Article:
Her two main questions:
1. Which recipes have been hits with my kids?
2. How in the world do you make it affordable?
Well. *clears throat* *prepares for long dissertation on subject*
The hard thing about making a wide-reaching dietary in our house (or one of the hardest things, really, because there's been a bunch of hard things) is the fact that every meal had to change, for everyone. Snacks changed. The content of the refrigerator and freezer REALLY changed.
And I would say that the change is so dramatic and full-scale that it didn't happen overnight, but, weirdly enough, it did. One day Sean and I were eating toast and cereal for breakfast. The next day, bam! Smoothies. And every single day since.
One day we were having regular family stuff for dinner--stuff like tacos in shells, frozen pizzas and store-bought caesar salad mix from a bag.
The next day--Dr. Furhman's Better Bean Burgers. No salt. No oil.
The best "next day" transformation of all, though, was that one day, and many days before that, I had hours and hours of stomach pain and cramping, despite eating a gluten free diet. I thought I must have Crohn's disease, or gastritis, or something equally horrific. I saw a GI specialist who recommended I have an endoscopy. I couldn't leave my house at times; I let pbs kids babysit my little ones; and I curled up on a ball on my bed, waiting for the pain to abate.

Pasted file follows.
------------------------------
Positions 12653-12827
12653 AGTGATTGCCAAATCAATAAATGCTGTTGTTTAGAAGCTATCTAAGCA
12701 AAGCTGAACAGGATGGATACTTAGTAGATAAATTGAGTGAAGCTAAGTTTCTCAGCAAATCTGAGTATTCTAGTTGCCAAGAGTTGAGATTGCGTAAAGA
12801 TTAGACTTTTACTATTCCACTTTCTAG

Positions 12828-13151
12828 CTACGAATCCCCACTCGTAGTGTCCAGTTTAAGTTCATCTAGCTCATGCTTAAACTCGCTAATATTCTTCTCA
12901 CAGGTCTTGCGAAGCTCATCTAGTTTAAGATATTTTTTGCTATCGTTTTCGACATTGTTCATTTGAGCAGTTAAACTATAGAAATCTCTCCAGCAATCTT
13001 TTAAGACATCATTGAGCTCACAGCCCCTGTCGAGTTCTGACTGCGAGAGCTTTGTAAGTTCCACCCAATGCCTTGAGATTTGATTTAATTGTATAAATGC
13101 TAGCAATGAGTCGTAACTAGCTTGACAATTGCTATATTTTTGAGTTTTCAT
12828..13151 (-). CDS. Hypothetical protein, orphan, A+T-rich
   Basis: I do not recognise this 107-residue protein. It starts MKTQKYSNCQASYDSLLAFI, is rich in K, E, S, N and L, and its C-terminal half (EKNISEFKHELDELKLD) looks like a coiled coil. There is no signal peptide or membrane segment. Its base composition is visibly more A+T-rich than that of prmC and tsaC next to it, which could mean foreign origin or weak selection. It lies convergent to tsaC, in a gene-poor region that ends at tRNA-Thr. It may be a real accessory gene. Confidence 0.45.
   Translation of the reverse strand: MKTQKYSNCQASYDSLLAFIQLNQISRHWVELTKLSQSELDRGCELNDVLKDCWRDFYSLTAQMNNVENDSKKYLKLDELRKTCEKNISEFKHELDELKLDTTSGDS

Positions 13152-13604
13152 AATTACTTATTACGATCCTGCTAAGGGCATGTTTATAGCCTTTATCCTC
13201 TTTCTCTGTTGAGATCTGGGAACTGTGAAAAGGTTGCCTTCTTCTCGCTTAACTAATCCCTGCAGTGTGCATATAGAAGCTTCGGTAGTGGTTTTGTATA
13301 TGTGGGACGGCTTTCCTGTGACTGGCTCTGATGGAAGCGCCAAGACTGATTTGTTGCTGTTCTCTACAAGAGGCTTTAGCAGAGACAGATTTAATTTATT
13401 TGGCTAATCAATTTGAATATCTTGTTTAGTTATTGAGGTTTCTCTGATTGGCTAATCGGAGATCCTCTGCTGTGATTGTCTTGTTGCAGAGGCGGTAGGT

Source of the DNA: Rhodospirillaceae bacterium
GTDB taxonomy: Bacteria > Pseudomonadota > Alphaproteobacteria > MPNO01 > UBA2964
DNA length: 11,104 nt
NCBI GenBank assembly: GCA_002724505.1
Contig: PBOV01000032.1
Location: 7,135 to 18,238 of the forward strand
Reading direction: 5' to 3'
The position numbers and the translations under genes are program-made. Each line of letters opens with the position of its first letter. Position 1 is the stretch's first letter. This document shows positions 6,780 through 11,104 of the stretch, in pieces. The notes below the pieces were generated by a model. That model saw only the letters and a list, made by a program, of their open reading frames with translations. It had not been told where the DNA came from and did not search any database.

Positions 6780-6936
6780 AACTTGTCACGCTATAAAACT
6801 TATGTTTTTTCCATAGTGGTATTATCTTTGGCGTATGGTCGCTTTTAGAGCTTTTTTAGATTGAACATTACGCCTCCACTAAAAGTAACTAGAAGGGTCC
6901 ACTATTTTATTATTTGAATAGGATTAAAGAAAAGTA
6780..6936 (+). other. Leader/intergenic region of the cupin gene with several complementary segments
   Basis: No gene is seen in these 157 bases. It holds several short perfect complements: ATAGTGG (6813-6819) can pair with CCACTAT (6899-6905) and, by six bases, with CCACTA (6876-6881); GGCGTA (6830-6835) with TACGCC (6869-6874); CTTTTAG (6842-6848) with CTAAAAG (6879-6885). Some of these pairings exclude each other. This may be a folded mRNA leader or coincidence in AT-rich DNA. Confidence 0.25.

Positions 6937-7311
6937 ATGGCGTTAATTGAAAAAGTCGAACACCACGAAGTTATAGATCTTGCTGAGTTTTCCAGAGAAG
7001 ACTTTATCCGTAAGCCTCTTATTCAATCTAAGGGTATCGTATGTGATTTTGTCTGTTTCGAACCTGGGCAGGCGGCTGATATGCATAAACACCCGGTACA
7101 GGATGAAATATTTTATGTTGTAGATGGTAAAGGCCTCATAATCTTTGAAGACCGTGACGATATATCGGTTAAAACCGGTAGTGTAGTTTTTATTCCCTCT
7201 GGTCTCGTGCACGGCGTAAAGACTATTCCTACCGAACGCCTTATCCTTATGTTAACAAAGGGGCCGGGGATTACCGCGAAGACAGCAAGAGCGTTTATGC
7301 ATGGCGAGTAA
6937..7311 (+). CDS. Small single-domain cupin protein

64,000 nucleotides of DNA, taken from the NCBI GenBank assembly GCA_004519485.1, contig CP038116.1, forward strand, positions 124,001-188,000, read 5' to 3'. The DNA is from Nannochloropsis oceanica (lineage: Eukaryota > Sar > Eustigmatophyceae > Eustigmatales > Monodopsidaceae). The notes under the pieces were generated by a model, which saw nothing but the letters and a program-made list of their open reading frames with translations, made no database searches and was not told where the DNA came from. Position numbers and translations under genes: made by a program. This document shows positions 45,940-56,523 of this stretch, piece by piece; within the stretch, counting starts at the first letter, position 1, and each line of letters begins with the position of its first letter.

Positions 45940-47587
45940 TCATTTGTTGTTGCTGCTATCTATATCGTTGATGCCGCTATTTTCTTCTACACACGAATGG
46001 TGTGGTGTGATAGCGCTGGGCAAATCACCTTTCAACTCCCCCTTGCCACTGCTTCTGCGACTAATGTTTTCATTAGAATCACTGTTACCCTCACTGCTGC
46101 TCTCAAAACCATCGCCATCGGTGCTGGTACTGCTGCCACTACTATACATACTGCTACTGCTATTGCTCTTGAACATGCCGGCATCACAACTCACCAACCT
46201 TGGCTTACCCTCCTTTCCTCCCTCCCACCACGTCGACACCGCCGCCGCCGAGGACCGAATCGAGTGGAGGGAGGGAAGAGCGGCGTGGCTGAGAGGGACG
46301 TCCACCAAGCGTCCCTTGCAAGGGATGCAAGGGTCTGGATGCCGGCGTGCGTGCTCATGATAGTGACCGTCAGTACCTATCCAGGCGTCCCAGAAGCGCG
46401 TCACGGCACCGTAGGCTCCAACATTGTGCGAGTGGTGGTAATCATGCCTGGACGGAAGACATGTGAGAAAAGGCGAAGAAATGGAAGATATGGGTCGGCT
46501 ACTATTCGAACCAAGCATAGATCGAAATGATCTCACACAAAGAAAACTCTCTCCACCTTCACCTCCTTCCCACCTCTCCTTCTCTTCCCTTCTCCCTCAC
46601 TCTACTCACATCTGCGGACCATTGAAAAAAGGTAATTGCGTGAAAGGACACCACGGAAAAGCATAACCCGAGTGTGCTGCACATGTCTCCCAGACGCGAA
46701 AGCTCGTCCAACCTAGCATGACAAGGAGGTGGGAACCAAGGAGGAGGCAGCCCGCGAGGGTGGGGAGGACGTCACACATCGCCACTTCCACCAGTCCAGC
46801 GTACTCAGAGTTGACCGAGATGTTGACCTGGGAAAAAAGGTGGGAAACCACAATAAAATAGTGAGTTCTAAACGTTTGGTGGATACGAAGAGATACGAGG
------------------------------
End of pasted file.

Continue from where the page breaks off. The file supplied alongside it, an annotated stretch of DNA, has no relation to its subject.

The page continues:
The next day--and praise God for it--it stopped. The cramps stopped. The pain stopped. And every day since then that I have played by these crazy, counter-cultural yet doggedly logical rules of healthy eating, my stomach and I are at peace. It's my own little miracle. Without this, I would have never identified grains as the culprit of my stomach issues.
- READ THE BOOK. I am a skimmer. I glean the necessary tidbits. But I took the time to really read Eat to Live. I read the book, every paragraph, not just the first chapter and a cursory glance at the table of contents and recipes. I wanted to know why we were making this change. It's worth it. Read the book. Get a used paperback copy for a few dollars on amazon.